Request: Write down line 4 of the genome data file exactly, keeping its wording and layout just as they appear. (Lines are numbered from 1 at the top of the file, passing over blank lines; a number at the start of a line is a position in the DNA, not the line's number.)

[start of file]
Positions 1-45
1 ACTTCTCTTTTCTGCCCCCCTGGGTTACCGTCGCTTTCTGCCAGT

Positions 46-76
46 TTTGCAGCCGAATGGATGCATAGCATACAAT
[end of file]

46 TTTGCAGCCGAATGGATGCATAGCATACAAT